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J Neurophysiol. 1996 Dec;76(6):3758-70.

Presynaptic depression of excitatory synaptic inputs to rat hypoglossal motoneurons by muscarinic M2 receptors.

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Department of Physiology and Biophysics, University of Washington School of Medicine, Seattle 98195-7290, USA.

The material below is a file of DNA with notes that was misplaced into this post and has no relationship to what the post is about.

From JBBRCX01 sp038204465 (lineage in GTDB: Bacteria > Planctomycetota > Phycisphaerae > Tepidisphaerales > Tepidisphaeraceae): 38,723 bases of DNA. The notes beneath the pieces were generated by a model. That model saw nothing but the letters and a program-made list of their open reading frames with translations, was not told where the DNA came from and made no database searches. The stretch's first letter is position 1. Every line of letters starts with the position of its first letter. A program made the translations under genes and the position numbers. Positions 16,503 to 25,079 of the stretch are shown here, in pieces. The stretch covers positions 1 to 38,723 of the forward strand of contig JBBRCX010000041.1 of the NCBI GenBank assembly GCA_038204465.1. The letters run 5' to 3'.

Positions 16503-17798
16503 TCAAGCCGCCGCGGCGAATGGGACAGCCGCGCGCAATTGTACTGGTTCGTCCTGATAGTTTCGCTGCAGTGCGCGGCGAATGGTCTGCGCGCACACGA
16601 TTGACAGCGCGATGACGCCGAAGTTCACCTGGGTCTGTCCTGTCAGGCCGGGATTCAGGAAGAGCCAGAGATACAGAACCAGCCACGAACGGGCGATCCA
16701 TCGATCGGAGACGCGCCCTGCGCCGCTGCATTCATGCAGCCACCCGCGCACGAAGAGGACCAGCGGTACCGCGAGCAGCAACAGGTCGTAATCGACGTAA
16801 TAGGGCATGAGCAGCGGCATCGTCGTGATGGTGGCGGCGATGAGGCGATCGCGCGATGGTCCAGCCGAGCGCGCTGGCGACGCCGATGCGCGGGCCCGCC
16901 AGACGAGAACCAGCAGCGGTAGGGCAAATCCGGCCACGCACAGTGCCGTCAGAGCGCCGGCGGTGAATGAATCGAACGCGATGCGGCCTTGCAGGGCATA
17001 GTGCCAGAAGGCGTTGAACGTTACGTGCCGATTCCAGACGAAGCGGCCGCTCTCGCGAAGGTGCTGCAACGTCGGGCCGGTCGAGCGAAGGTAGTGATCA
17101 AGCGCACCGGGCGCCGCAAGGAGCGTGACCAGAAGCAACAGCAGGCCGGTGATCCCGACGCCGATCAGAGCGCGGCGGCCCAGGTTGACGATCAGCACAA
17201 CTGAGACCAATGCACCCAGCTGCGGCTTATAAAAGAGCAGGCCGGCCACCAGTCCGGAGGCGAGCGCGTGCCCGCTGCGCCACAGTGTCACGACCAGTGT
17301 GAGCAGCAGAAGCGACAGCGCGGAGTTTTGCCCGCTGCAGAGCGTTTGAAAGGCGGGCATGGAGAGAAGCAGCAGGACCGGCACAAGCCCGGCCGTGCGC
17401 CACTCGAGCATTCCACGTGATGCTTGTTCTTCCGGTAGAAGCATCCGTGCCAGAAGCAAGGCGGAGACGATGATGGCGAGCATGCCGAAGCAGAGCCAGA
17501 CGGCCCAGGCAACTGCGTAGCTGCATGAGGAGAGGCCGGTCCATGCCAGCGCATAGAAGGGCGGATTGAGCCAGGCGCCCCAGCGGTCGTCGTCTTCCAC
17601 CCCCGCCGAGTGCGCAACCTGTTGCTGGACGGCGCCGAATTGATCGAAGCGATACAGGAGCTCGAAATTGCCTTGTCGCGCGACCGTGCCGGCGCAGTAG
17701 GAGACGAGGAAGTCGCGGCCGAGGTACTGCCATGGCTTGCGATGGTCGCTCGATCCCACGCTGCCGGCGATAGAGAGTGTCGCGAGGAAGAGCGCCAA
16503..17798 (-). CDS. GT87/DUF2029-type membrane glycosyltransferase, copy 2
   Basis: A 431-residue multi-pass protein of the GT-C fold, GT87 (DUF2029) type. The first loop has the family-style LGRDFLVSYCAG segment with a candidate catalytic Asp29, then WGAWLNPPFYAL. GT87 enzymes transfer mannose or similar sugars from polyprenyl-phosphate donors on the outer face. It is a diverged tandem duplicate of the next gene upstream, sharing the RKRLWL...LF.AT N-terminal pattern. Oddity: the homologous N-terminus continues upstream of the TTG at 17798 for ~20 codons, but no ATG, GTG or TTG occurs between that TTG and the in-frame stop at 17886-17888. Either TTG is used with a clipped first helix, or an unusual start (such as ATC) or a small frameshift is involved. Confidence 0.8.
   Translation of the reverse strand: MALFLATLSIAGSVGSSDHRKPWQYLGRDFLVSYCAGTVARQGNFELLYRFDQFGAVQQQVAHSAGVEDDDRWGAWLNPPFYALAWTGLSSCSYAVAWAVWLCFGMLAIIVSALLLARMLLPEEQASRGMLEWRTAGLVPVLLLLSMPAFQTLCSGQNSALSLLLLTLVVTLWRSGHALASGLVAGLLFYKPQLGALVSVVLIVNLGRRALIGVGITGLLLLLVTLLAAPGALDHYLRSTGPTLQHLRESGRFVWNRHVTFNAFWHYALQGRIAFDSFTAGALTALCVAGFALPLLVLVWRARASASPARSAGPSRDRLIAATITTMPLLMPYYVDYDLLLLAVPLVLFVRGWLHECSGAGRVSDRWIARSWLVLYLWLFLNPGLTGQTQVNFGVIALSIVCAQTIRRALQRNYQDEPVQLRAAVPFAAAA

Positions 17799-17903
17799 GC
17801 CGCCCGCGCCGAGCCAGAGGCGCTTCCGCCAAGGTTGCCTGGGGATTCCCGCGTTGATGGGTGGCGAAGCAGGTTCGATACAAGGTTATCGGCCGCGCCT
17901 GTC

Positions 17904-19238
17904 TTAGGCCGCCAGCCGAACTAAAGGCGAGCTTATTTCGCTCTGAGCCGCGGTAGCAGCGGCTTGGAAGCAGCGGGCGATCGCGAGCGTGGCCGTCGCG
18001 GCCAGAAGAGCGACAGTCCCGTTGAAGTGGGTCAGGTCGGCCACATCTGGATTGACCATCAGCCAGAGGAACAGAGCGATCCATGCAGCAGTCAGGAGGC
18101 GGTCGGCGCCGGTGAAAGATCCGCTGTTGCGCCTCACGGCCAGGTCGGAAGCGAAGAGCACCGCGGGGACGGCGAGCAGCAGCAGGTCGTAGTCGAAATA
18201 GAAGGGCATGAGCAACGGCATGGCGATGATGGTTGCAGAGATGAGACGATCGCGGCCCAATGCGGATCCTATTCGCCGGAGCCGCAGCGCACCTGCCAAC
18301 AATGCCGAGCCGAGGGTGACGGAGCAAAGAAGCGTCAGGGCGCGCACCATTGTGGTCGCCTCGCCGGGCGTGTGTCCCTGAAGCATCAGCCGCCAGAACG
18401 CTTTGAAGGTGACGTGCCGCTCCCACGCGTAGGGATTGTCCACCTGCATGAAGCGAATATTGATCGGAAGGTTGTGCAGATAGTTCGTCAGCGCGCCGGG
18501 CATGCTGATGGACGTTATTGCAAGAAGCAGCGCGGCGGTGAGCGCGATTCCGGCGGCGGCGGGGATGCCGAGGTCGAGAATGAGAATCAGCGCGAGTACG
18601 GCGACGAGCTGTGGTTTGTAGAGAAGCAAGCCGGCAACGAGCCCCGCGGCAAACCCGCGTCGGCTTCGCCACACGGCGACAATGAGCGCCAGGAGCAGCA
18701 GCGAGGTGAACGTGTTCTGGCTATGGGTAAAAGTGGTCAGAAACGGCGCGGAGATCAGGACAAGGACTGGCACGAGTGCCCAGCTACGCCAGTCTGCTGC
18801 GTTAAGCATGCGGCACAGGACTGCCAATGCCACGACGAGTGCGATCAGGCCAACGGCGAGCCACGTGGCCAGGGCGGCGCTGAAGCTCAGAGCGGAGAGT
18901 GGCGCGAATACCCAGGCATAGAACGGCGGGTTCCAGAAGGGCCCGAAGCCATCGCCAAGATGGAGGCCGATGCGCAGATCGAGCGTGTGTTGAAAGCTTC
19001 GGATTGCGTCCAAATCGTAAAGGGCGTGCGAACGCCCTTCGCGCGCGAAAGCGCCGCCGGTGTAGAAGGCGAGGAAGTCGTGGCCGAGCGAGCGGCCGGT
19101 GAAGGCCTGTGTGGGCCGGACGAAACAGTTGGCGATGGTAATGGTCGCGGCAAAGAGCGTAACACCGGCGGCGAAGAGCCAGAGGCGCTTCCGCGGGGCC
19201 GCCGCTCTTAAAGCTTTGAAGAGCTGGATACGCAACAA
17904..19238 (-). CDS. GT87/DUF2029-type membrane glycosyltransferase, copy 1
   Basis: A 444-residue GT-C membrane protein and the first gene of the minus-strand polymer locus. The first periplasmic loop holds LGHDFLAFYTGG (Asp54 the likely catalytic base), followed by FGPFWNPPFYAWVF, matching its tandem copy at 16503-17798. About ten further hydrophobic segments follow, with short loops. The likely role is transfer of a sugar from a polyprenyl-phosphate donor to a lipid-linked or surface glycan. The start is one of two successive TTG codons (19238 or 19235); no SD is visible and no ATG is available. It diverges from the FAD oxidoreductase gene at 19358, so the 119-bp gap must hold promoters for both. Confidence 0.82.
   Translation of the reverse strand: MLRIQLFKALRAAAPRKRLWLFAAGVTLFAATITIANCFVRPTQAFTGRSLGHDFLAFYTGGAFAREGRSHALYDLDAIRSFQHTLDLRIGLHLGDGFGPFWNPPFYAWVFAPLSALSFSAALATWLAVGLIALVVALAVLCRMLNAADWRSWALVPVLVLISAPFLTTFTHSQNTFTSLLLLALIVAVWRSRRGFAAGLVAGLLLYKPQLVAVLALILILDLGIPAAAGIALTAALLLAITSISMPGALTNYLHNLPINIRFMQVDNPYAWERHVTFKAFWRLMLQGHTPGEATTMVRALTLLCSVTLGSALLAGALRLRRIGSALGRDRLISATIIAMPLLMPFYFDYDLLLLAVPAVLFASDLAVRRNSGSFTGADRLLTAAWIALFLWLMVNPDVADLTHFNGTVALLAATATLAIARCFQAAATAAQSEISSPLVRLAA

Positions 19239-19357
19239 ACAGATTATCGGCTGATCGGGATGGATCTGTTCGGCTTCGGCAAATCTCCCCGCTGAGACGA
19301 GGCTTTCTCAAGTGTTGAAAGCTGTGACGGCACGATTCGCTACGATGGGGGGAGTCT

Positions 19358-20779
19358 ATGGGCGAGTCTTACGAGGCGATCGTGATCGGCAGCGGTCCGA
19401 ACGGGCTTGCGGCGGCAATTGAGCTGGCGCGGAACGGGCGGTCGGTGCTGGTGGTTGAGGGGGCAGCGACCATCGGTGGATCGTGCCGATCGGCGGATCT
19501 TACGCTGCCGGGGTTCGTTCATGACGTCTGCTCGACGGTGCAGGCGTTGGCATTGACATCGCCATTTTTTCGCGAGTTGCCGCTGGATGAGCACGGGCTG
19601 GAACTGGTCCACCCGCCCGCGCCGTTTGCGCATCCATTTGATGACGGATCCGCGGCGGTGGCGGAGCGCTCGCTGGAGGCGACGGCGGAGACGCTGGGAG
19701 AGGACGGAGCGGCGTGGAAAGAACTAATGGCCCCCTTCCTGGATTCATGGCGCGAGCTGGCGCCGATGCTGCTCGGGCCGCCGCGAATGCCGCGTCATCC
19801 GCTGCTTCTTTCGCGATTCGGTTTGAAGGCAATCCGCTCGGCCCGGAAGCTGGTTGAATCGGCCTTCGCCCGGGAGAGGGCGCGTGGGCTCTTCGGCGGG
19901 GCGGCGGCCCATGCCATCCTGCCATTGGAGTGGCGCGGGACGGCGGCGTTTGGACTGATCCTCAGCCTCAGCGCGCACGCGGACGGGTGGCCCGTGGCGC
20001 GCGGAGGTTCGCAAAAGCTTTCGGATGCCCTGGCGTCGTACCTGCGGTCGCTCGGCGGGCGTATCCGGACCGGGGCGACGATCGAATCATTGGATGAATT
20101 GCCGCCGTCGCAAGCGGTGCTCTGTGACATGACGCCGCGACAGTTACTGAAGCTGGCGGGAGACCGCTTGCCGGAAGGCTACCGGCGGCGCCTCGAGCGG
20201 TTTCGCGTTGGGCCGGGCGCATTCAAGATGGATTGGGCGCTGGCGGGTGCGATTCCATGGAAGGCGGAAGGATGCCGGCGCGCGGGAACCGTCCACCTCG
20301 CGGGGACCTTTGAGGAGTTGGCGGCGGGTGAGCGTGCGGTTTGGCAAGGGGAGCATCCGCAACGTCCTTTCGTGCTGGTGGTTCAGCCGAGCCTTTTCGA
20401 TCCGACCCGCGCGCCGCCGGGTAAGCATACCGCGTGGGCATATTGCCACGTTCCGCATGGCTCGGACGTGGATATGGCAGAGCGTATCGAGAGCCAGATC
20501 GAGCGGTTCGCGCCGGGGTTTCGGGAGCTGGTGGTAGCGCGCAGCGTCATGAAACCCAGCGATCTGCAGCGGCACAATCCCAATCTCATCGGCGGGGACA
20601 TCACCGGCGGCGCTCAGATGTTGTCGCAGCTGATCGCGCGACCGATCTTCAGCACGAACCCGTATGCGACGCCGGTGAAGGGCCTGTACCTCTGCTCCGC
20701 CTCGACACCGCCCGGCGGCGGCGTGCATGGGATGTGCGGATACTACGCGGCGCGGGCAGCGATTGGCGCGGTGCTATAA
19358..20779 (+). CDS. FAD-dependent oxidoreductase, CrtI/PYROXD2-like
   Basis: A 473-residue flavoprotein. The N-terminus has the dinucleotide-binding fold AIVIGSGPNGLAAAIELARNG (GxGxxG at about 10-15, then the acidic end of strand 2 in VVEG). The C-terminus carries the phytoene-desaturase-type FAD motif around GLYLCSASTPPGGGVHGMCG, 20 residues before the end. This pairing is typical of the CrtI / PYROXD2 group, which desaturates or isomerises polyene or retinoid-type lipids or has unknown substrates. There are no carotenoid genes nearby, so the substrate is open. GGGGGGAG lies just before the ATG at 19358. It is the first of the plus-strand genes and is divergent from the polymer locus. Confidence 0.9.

1. Whole cell recordings of glutamatergic excitatory postsynaptic currents (EPSCs) evoked by electrical stimulation in the reticular formation were made from visualized hypoglossal motoneurons (HMs) in rat brain stem slices. 2. Carbachol, muscarine, or physostigmine reduced EPSC amplitude to 50 +/- 3%, 37 +/- 3%, and 54 +/- 7% (mean +/- SE) of control, respectively; effects of carbachol and physostigmine were antagonized by atropine (1-2 microM). EPSC depression was most effectively antagonized by methoctramine, an M2 muscarinic acetylcholine receptor (mAChR) antagonist with a high affinity constant (pKB) of 8.07 for the receptor mediating this response, whereas pirenzepine, an M1 mAChR antagonist, had a pKB of < 7.0, showing that EPSC depression was mediated by the M2 mAChR. 3. Postsynaptic properties of HMs (holding current and input resistance), EPSCs (reversal potential, rise time, half-width, and decay time constant), and postsynaptic glutamate-gated currents (amplitude and waveform) were not altered by carbachol or muscarine. 4. Muscarine did not decrease presynaptic neuron excitability, because the frequency of spontaneous EPSCs in HMs in the absence of tetrodotoxin (TTX) was either unchanged or increased. Leak and action currents of reticular formation neurons were not significantly altered by muscarine. In contrast, with TTX present, the frequency of spontaneous miniature glutamatergic EPSCs in HMs was decreased by both carbachol (mean change = 203 +/- 46%) and muscarine (mean change = 185 +/- 26%), with no change in miniature EPSC amplitude distribution. 5. Muscarinic depression of excitatory transmission to HMs thus occurs at the presynaptic terminal, most probably affecting release mechanisms downstream from calcium entry, and is likely to be significant during rapid eye movement sleep, possibly underlying the loss of tongue tone and inspiratory activity during this state.

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